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Berwick
 
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Berwick
Barwicke
NGR: NU 00 0528

Not identified

English information from Samuel Lewis, A Topographical Dictionary of England (S. Lewis & Co: London, 1831)

Scottish information from Samuel Lewis, A Topographical Dictionary of Scotland (S. Lewis & Co: London, 1846)

Welsh information taken from Samuel Lewis, A Topographical Dictionary of Wales(Lewis & Co: London, 1840)

The reason for the use of these works of reference is that they present the jurisdictional and ecclesiastical position as it was before the major Victorian changes. The descriptions therefore approximate to those applying in the sixteenth century, after the major changes of 1535-42. Except for the physical locations, which have not changed, the reader should not therefore take these references as being accurate in the twenty-first century.

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741 [717]

K. Edw. 4. Troubles in K. Edw. time. The burning of I. Goose. Duke of Clarence his death.

King Richard 2. or else thirdly for the cruell slaughter of Humfrey the good Duke of Gloucester his vncle: whereof sufficiently hath bene said before.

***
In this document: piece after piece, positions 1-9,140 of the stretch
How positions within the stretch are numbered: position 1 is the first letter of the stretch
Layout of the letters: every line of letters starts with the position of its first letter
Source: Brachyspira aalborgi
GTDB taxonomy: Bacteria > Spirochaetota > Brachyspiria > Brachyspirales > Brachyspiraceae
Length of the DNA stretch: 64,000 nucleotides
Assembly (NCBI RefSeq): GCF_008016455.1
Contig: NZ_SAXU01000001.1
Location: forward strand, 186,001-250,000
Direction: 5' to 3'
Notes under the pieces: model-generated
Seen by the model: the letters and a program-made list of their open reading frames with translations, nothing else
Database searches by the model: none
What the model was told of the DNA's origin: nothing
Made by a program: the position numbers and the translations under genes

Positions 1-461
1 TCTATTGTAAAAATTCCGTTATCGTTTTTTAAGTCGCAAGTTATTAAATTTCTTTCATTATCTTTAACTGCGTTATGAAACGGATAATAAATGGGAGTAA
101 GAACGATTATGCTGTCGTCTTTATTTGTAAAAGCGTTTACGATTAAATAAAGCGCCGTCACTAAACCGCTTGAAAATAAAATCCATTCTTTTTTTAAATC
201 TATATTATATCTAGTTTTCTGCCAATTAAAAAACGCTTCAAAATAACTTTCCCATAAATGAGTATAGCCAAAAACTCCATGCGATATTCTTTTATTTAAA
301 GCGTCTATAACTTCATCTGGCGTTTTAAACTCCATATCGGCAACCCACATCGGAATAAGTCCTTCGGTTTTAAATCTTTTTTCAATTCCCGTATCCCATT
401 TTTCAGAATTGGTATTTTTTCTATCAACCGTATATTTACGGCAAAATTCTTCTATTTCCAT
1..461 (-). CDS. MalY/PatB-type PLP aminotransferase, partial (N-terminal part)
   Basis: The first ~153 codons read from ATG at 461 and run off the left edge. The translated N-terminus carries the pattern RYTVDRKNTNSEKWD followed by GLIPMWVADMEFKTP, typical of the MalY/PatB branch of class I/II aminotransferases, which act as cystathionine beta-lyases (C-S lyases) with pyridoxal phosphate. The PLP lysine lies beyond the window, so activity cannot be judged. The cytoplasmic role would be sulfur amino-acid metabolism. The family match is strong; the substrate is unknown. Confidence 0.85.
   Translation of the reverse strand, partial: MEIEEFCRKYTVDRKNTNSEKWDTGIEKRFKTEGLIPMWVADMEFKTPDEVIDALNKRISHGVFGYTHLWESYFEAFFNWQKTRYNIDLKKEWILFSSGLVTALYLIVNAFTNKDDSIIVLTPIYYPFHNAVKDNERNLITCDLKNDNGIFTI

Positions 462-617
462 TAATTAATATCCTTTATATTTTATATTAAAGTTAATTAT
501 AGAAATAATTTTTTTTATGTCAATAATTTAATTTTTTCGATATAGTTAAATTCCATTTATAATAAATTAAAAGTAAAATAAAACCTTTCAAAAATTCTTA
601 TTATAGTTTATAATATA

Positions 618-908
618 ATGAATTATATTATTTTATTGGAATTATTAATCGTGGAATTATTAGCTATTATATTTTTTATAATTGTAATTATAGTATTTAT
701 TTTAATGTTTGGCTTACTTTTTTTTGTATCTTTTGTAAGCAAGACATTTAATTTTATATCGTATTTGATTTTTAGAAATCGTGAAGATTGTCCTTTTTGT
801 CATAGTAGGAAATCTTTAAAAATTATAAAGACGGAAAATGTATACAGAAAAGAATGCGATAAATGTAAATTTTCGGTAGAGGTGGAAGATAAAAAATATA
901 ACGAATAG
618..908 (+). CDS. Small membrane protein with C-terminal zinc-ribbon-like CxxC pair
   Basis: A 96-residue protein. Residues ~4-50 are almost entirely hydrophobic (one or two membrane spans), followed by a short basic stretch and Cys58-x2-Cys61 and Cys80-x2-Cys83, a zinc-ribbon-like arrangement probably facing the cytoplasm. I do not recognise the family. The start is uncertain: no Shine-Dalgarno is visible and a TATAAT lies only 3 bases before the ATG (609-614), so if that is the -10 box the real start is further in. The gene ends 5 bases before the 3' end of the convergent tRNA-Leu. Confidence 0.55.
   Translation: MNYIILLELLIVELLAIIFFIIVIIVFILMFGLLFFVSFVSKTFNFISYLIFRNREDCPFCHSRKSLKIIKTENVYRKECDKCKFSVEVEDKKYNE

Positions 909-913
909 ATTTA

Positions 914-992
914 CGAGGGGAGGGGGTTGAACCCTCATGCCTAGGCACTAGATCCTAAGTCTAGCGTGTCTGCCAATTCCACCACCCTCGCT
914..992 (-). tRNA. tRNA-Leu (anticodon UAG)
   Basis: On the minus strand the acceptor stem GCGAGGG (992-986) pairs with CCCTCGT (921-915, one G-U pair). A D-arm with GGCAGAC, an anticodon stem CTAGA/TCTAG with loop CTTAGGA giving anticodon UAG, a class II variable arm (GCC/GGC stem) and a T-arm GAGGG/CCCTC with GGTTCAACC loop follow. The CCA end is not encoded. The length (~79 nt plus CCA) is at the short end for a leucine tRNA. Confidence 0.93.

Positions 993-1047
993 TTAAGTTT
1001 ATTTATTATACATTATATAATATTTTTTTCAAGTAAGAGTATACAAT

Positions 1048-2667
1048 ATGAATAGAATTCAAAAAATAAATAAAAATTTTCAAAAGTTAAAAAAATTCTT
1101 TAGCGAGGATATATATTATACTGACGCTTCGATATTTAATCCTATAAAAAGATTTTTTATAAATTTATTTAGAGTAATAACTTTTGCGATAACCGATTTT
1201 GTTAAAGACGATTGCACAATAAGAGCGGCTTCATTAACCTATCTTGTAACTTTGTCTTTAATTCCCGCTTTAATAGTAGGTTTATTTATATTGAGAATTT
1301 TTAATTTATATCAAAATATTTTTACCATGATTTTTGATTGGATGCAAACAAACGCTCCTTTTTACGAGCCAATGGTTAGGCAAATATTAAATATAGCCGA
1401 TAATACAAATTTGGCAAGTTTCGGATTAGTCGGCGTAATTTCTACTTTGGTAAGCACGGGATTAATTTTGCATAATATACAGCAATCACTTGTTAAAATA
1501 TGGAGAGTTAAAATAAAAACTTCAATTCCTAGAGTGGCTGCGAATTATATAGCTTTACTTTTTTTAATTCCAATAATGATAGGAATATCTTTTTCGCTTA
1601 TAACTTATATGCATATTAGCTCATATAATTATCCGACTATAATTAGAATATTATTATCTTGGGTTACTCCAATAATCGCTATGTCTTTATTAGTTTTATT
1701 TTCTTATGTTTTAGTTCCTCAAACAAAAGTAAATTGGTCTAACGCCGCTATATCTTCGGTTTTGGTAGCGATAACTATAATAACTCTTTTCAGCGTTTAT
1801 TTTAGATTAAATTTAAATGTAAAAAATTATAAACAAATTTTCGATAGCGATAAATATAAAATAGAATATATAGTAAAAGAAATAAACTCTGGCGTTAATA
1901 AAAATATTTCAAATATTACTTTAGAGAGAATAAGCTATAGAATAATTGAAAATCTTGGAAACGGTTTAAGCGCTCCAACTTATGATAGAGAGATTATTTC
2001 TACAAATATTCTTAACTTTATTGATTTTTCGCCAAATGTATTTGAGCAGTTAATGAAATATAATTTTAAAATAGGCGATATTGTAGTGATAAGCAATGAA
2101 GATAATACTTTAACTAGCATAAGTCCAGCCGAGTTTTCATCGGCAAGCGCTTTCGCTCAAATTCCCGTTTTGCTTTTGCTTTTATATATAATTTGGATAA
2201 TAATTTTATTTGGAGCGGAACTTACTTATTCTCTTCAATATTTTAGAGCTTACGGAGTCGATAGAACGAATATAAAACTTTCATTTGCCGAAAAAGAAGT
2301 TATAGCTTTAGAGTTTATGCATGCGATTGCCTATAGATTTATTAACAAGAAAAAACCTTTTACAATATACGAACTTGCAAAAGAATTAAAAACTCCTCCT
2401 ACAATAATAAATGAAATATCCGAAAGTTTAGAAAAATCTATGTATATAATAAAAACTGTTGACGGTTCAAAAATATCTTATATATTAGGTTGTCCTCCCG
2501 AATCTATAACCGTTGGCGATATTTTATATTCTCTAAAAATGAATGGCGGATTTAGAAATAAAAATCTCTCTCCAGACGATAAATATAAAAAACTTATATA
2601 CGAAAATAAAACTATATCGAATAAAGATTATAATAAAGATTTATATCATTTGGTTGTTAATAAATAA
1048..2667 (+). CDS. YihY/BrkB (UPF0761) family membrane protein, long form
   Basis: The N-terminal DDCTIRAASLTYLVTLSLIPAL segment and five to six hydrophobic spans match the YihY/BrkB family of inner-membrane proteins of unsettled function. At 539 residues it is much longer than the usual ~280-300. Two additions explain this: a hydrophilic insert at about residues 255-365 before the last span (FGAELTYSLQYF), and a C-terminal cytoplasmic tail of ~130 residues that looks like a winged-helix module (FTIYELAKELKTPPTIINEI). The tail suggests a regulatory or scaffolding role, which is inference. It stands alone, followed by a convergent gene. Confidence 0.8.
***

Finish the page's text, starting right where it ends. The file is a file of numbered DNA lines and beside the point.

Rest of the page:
MarginaliaA sore heresy preched at Pauls crosse.During the time of these doings, being about þe yeare of our Lord 1465. There was here in England a certaine Frier Carmelite, who about the tearme of Michaell the Archangel preached at Paules in London, that our Lord Iesus Christ, being heere in this present worlde, was in pouertie, and did beg. MarginaliaContention in the churche, whether Christ was a begger or not. To whose opiniō and doctrine, the prouinciall of that order semed also to incline, defending þe same both in his reading and preaching, with other Doctours moe and brethren of þe same order: vnto whom also adioined certaine of the Iacobites, and stifly did take their partes. On þe cōtrary side, many doctours & also lawyers, both in their publicke lectures & preaching, to the vttermost of their cunning, did withstād their assertion, as being a thing most pestiferous in the Church to be heard. Such a bitter cōtention was among them, that the defendent part was driuen for a while to keepe silence. MarginaliaTimes compared.Much like to those times I might well resemble these our dayes now present, with our tumultuous contention of formes and fashions of garments. But I put my selfe here in Pythagoras schoole, and keepe silence with these Friers. In the story moreouer it foloweth, that this beggerly questiō of the begging Friers, whether Christ did begge, or no, went so far, þt at length it came to þe Popes eares, Paulus 2. who was no beggar ye may be sure. After that, the fame of this doctrine, mounting ouer the Alpes, came flieng to the court of Rome, which was about þe Assumption of the virgin Mary, þe yeare next folowing, an. 1465. it brought with it such an euill smell to þe fine noses there, that it was no neede to bid them to stirre: for begging to them was worse thē hie heresie. Wherfore the holy father pope Paulus the 2. to represse the sparkles of this doctrine, which otherwise perhaps might haue set his whole kitchin on fire, taketh þe matter in hand, & eftsoones directeth downe his Bull into England, insinuating to the Prelates here, Marginalia